(o) Blake v. Phinn, (1847) 3 C. B. 976; 16 L. J. C. B. 159; see Fildes v. Hooker, (1818) 3 Mad. 193; Darlington v. Hamilton, (1854) Kay, 550; 23 L. J. Ch. 1000.

(p) Madeley v. Booth, (1848) 2 De G. & S. 718; Re Beyfus and Masters, (1888) 39 Ch. D. 110.

Where leaseholds were stated to be sold "by order of the executors," but were in fact sold by the administrator de bonis non of the testator durante absentia of his next of kin, the title was not forced upon the purchaser (q).

Where on a sale of freehold property it was a condition that the title to the beneficial ownership should commence with the will of A. C, and the purchaser was to assume that A. C, at the date of his death, was beneficially entitled in fee, when he had, in fact, only a contract for purchase, which was not completed till many years afterwards, it was held that the purchaser was not bound by the condition (r).

Where contract not completed.

And even where there is no misrepresentation, but only a common mistake as to the title appearing on the conditions, not only will specific performance be refused, but if the contract has been completed the purchaser, it seems, may recover his purchase-money as paid under mistake of fact (s).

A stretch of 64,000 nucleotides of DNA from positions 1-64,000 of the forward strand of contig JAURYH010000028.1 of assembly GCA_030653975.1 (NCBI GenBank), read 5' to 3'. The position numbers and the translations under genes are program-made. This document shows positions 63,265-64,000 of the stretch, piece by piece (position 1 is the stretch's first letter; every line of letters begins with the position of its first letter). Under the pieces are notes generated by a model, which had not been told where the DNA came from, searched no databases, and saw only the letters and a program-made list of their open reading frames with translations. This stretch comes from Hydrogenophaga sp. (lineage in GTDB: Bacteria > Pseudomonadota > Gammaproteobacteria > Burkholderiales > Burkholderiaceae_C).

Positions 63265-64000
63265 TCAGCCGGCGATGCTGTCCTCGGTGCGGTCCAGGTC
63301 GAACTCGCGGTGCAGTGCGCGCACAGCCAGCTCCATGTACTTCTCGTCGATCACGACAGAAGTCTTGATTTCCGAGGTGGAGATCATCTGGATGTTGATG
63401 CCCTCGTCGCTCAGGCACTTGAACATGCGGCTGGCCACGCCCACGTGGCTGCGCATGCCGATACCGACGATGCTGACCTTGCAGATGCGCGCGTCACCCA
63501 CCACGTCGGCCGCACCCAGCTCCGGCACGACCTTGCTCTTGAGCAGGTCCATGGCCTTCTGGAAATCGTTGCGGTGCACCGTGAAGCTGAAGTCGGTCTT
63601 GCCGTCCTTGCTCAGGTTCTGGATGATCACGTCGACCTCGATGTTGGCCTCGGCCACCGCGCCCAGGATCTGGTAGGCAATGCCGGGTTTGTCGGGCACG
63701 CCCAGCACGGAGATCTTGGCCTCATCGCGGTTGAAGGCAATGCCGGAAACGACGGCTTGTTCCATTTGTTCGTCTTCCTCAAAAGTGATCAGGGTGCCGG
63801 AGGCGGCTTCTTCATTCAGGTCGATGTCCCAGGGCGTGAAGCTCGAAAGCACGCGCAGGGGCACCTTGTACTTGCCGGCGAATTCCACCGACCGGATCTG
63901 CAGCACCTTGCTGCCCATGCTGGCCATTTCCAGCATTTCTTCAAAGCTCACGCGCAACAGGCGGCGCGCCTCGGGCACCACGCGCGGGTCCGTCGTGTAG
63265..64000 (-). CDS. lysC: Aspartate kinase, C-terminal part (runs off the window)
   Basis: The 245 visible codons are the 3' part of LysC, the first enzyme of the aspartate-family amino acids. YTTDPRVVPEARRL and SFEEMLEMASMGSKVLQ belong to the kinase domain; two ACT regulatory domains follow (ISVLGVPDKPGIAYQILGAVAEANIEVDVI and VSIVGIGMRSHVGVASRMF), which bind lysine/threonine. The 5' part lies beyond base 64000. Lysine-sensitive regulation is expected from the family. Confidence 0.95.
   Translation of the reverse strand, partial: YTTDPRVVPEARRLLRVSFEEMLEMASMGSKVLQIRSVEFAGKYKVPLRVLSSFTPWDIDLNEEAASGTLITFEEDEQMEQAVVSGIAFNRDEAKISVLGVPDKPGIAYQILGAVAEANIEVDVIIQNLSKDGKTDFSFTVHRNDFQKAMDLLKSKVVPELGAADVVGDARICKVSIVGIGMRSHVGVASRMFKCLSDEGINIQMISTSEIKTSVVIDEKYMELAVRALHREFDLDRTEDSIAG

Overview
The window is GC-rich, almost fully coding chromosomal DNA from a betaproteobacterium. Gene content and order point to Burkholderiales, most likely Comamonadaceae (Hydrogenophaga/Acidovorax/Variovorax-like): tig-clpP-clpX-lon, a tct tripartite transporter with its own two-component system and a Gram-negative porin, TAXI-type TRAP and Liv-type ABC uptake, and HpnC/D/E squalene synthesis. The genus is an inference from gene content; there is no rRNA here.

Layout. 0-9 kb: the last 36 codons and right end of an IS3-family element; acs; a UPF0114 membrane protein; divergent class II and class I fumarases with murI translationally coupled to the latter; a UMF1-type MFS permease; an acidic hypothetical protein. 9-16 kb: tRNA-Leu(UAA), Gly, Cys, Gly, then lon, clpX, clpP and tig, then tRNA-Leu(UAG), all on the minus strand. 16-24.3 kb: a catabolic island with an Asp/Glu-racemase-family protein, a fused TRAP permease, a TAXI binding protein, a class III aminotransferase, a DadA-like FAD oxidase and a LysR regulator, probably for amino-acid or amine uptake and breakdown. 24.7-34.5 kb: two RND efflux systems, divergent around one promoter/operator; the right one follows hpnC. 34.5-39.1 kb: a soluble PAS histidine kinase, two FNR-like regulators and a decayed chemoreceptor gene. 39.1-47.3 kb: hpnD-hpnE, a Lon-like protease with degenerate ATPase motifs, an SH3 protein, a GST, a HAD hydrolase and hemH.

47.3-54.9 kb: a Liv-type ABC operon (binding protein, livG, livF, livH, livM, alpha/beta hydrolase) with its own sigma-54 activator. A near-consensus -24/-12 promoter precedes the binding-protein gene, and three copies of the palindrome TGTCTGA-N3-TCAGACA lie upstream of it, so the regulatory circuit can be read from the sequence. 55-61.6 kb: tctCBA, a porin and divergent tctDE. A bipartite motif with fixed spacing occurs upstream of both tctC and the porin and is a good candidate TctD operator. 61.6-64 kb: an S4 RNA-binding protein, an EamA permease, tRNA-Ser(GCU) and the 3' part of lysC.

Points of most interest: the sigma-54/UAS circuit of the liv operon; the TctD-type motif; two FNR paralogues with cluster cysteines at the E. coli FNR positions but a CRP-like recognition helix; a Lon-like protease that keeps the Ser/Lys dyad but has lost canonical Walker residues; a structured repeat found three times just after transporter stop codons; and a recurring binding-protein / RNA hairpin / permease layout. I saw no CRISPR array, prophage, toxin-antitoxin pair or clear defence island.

Mistake as distinguished from misrepresentation.

In the absence of express stipulation, a condition as to recitals being evidence would not, it is conceived, bind the purchaser to accept recitals as evidence of conclusions of law (t); nor would it preclude the purchaser from proving aliunde the inaccuracy of the recitals as to matters of fact (u). Whether he would be so precluded by the expression "conclusive evidence," would seem open to question; at any rate such a condition would not avail, if the vendor knew the recital to be false.


Sect. 45 (6) of the L. P. Act, 1925 (re-enacting a provision in the same terms contained in s. 2 of the V. & P.

In deeds twenty years old;

(g) Webb v. Kirby, (1866) 7 D. M. & G. 376; 26 L. J. Ch. 145; and see, too, Cruse v. Nowell, (1866) 2 Jur. N. S. 636; 25 L. J. Ch. 709. See s. 164 of Jud. Act, 1925.

(r) Harnett v. Baker, (1875) 20 Eq. 50; 45 L. J. Ch. 64; and see Boyd v. Dickson, (1876) I. R. 10 Eq. 239.

(s) Jones v. Clifford, (1876) 3 Ch. D. 779, 792; 45 L. J. Oh. 809; cf. Cooper v. Phibbs, (1867) L. R. 2 H. L. 149.

(t) 9 Jarm. Conv. 3rd ed. by Sweet, 4; Goold v. White, (1854) Kay, 683.

(u) Drysdale v. Mace, (1864) 5 D. M. & G. 103; 23 L. J. Ch. 518.

Act, 1874), provides that, subject to any stipulation to the contrary, "recitals, statements, and descriptions of facts, matters, and parties contained in deeds, instruments, Acts of Parliament, or statutory declarations, twenty years old at the date of the contract, shall, unless and except so far as they may be proved to be inaccurate, be taken to be sufficient evidence of the truth of such facts, matters, and descriptions." This enactment, it will be observed, applies to recitals and not to sub-recitals; and it does not throw upon a purchaser the duty of accepting mere matters of inference (v).